As to the first conclusion, the nature of the waiver agreed to by a parent on behalf of a child-whether it concerns waiver of a legal claim or right, or waiver of the forum in which the claim is presented-is a crucial consideration in determining whether the state’s interest in protecting children renders the waiver unenforceable. While the rights of access to the courts and trial by jury are valuable constitutional rights, we cannot equate a pre-injury release of liability with a pre-injury agreement to arbitrate. As noted by the Ohio court in Cross, such an agreement “does not extinguish the claim.”… Instead, an arbitration agreement constitutes a prospective choice of forum which “trades the procedures and opportunity for review of the courtroom for the simplicity, informality, and expedition of arbitration.”… The relative advantages and disadvantages of arbitration and litigation may make one path or another preferable to a party, but nothing in the opinion below, the arguments of the parties, or our precedent suggests that an arbitration clause alone is tantamount to waiver or forfeiture of a wrongful death or personal injury claim. In recognizing this distinction, we emphasize that we are assessing only the enforceability of the arbitration clause in this case, and not the release clause.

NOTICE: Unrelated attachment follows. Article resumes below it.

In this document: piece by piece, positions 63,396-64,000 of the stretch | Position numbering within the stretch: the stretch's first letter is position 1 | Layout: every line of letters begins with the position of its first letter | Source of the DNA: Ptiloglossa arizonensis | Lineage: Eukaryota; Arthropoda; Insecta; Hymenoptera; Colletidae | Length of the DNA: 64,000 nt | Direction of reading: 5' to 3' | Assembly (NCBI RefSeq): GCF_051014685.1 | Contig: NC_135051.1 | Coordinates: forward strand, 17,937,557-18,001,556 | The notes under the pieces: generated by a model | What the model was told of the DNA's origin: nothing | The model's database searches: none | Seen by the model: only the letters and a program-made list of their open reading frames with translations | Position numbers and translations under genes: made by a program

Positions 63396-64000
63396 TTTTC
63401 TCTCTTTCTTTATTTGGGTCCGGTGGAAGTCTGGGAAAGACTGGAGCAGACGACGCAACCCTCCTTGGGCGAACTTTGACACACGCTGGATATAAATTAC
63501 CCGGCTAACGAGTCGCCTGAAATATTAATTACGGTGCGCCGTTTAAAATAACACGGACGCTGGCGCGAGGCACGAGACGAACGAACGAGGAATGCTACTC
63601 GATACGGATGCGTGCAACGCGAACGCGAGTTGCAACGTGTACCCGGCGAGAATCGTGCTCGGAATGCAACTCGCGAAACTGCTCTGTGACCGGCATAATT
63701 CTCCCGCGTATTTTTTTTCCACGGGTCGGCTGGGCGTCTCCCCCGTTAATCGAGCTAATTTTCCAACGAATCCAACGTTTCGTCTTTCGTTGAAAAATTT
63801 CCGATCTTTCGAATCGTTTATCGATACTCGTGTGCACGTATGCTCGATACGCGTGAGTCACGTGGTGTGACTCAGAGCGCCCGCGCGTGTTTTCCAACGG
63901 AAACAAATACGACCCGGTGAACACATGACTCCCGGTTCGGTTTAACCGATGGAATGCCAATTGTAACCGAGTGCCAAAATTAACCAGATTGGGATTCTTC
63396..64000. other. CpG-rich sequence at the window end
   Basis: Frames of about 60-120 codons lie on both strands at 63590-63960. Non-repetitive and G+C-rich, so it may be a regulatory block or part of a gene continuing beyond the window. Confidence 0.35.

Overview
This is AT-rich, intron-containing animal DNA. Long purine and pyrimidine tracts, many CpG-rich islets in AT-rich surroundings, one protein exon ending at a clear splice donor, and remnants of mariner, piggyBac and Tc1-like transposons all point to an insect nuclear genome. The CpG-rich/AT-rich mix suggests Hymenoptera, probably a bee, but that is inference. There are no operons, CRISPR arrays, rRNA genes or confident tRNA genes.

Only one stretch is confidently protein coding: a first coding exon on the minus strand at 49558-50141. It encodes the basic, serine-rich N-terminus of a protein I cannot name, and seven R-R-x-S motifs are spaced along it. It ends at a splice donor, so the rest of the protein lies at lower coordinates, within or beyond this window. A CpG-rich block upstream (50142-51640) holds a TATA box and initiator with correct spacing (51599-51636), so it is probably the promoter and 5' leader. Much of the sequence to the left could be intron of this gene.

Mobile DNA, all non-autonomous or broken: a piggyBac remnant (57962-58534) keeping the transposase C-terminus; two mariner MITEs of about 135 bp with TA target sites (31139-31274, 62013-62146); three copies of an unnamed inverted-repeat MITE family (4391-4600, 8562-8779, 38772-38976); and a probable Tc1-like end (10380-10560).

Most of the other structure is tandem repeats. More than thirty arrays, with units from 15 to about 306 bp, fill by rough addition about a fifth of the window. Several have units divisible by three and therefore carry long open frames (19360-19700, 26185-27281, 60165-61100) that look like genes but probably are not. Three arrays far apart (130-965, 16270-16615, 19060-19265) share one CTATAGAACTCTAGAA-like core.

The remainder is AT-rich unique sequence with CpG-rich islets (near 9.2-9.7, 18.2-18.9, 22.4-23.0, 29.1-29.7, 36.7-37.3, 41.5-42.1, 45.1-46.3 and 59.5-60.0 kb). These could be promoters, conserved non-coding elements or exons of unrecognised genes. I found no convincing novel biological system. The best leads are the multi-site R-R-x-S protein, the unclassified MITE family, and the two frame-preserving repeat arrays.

Further, the lack of a statutory requirement for court involvement in pre-injury arbitration agreements provides a basis for treating these agreements differently from settlements of lawsuits involving minors’ claims, for which appointment of a guardian ad litem and court approval are necessary under certain circumstances…The Legislature has chosen to authorize court protection of children’s interests as to extant causes of action, but has not exercised its prerogative as parens patriae to prohibit arbitration of those claims.